Heading towards an animal-free research
The vision of an animal-free research is close. Human organoid models and advanced OOC systems can be combined with in silico approaches. In silico means complex computer-based models that precisely predict so-called ADME processes in toxicological research, so physiological parameters related to the absorption, distribution, metabolism and excretion of compounds with an impressive success rate (16). It has been proven that in silico approaches provide a far better predictability in toxicology testing compared to animal experiments (17,18). Such approaches complemented by human clinical and epidemiological studies offer a research portfolio that is capable of reliably investigating human-relevant issues related to health and disease. Finally, animal experiments need to be ended to pave the way for a new scientific era – for the sake of human safety and medical progress.
(1) Clevers H. Modeling Development and Disease with Organoids. Cell. 2016; 165(7): 1586–97. (2) Bian S et al. Genetically engineered cerebral organoids model brain tumor formation. Nat Methods. 2018; 15(8): 631–9. (3) Plummer S, Wallace S, Ball G, Lloyd R, Schiapparelli P, Quiñones-Hinojosa A, et al. A Human iPSC-derived 3D platform using primary brain cancer cells to study drug development and personalized medicine. Sci Rep. 2019; 9(1). (4) Schwank G et al. Functional Repair of CFTR by CRISPR/Cas9 in Intestinal Stem Cell Organoids of Cystic Fibrosis Patients. Cell Stem Cell. 2013; 13(6): 653–8. (5) Tuveson D and Clevers H. Cancer modeling meets human organoid technology. Science. 2019; 364(6444):952–5. (6) Halfter K and Mayer B. Bringing 3D tumor models to the clinic - predictive value for personalized medicine. Biotechnol J. 2017; 12(2). (7) Park SE et al. Organoids-on-a-chip. Science. 2019; 364(6444): 960–5. (8) Edington CD et al. Interconnected Microphysiological Systems for Quantitative Biology and Pharmacology Studies. Sci Rep. 2018; 8(1):4530. (9) It sounds futuristic, but it’s not sci-fi: Human organs-on-a-chip. CNBC. 2017 [cited 2019 Jul 19]. (10) Bingham M. Validated test methods. EU Science Hub - European Commission. 2017 [cited 2019 Jul 19]. (11) Almeida A et al. Insights on in vitro models for safety and toxicity assessment of cosmetic ingredients. International Journal of Pharmaceutics. 2017; 519(1): 178–85. (12) Ng WL et al. Skin Bioprinting: Impending Reality or Fantasy? Trends Biotechnol. 2016; 34(9): 689–99. (13) Augustine R. Skin bioprinting: a novel approach for creating artificial skin from synthetic and natural building blocks. Prog Biomater. 2018; 7(2): 77–92. (14) Ministerie van Landbouw N en V. NCad opinion Transition to non-animal research - Rapport - Nationaal Comité advies dierproevenbeleid. 2016 [cited 2019 Jul 19]. Available from: https://www.ncadierproevenbeleid.nl/documenten/rapport/2016/12/15/ncad-opinion-transition-to-non-animal-research (15) Johnson M. Tissue Chips in Space a Big Leap for Research. NASA. 2018 [cited 2019 Jul 19]. Available from: http://www.nasa.gov/tissue-chips (16) Luechtefeld T et al. Machine Learning of Toxicological Big Data Enables Read-Across Structure Activity Relationships (RASAR) Outperforming Animal Test Reproducibility. Toxicol Sci. 2018; 165(1): 198–212. (17) Hartung T. Predicting toxicity of chemicals: software beats animal testing. EFSA Journal. 2019; 17(S1): e170710. (18) Noorden RV. Software beats animal tests at predicting toxicity of chemicals. Nature. 2018; 559:163.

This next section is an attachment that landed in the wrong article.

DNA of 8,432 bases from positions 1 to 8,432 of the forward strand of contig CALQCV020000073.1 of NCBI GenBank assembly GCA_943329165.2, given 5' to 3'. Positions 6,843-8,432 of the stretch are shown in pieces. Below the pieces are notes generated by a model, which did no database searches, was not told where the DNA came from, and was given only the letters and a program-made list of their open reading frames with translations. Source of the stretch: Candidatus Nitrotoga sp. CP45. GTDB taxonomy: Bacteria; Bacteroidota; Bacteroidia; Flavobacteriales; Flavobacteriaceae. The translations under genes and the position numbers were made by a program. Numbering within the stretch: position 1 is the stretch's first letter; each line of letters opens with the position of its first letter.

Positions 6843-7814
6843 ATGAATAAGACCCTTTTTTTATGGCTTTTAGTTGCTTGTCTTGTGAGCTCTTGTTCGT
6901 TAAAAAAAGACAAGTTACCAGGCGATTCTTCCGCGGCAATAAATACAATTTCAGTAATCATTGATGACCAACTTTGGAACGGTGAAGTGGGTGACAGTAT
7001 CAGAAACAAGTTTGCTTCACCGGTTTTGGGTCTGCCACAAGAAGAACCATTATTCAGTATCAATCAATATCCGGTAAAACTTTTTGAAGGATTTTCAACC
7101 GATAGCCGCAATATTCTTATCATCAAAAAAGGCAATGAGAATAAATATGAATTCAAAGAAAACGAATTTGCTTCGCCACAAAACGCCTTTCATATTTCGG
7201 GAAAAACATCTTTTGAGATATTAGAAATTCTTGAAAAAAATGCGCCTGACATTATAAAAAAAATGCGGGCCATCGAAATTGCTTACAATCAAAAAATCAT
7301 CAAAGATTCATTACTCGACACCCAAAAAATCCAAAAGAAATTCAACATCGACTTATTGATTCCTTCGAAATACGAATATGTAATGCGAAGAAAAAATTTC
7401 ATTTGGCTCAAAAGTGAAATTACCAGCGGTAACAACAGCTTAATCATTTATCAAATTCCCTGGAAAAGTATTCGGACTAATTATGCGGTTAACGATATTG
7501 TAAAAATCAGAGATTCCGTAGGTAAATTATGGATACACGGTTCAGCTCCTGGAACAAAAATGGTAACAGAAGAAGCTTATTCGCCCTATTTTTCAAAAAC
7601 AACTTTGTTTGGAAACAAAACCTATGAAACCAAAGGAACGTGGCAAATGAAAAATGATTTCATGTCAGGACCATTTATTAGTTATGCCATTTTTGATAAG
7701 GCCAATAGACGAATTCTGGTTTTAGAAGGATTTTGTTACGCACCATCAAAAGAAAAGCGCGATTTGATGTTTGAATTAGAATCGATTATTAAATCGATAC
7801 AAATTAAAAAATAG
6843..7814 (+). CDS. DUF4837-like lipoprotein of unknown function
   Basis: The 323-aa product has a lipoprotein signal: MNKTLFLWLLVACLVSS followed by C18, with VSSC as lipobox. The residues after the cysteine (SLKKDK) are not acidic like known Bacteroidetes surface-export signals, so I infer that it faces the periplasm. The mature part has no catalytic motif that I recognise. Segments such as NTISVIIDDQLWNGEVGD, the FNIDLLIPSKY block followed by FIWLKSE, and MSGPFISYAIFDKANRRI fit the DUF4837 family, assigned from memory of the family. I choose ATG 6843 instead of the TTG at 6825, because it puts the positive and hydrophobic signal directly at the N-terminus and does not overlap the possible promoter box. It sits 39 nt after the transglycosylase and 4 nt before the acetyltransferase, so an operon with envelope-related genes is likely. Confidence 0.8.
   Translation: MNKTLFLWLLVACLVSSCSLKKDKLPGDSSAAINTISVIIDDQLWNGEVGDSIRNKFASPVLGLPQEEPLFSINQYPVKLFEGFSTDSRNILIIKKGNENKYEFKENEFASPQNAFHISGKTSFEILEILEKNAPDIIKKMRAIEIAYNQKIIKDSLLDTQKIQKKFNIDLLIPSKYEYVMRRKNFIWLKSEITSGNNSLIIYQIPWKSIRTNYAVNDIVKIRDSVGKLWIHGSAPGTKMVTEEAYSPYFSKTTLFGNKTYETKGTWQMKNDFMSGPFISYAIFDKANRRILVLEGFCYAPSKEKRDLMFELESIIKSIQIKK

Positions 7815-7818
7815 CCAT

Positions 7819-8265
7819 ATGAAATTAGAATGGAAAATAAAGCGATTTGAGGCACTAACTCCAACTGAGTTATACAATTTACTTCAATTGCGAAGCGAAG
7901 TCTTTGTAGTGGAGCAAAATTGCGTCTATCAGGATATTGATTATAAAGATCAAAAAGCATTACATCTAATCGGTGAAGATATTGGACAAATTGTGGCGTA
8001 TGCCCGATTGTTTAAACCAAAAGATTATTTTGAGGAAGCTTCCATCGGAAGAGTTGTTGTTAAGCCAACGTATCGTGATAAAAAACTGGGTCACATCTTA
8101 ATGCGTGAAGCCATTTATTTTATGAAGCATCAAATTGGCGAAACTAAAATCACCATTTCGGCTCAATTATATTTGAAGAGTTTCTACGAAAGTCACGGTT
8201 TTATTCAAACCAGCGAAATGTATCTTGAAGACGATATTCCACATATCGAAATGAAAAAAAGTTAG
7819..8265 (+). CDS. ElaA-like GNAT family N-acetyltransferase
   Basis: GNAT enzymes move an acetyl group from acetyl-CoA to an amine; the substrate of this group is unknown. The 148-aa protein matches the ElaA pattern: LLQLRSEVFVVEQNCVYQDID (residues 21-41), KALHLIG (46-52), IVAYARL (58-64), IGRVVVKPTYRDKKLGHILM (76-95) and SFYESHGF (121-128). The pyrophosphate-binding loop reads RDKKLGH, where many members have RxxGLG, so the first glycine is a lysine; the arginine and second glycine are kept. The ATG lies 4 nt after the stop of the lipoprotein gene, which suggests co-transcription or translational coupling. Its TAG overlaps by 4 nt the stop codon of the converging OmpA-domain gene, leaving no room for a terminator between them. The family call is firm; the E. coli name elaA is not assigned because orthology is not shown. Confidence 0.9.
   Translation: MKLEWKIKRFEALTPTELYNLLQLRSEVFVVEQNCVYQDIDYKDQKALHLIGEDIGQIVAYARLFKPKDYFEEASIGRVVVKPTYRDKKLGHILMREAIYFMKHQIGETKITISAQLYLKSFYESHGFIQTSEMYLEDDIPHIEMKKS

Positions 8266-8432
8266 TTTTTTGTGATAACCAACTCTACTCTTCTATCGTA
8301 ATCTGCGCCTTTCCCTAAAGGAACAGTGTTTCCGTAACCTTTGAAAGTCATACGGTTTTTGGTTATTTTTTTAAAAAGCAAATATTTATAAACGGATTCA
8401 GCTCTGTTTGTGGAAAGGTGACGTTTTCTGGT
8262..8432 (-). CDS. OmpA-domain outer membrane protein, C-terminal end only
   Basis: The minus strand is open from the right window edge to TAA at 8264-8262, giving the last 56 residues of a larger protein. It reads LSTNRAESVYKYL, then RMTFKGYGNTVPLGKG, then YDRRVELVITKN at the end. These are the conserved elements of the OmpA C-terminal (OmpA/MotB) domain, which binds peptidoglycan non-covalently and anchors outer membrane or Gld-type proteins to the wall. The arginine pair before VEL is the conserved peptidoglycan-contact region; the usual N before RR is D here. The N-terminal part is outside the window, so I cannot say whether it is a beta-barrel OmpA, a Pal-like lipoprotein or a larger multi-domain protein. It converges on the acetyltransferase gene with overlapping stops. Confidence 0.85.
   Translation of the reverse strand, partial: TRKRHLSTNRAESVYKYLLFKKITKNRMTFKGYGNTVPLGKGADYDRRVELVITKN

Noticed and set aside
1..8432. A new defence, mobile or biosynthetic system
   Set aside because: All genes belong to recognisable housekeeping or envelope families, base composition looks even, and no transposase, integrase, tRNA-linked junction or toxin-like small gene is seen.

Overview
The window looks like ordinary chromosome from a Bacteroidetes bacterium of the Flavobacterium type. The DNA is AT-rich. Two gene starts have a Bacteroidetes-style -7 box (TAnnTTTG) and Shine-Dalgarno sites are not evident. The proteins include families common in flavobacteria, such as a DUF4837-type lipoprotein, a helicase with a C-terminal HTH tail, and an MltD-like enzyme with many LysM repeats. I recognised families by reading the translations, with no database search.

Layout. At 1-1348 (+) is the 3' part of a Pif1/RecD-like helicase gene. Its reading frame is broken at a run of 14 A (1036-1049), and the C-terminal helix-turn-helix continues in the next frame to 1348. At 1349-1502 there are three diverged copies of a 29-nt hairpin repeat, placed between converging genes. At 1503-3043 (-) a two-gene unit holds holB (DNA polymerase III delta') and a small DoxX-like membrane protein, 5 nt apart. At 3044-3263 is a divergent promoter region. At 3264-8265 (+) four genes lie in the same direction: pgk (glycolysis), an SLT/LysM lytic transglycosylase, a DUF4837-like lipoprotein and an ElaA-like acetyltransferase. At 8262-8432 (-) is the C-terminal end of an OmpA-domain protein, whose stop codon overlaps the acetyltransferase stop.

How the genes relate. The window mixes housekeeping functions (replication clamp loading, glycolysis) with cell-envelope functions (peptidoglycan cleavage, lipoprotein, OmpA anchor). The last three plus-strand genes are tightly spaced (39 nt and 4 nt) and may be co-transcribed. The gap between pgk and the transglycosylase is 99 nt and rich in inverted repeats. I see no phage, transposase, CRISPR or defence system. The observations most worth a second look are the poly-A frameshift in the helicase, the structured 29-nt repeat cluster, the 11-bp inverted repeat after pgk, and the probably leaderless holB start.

Dr. Tamara Zietek
July 25th 2019
Further information on video
Mini organs and multi-organ-chips - Scientific progress without animal experiments
The failure of animal experiments
NAT Database on non-animal technologies >>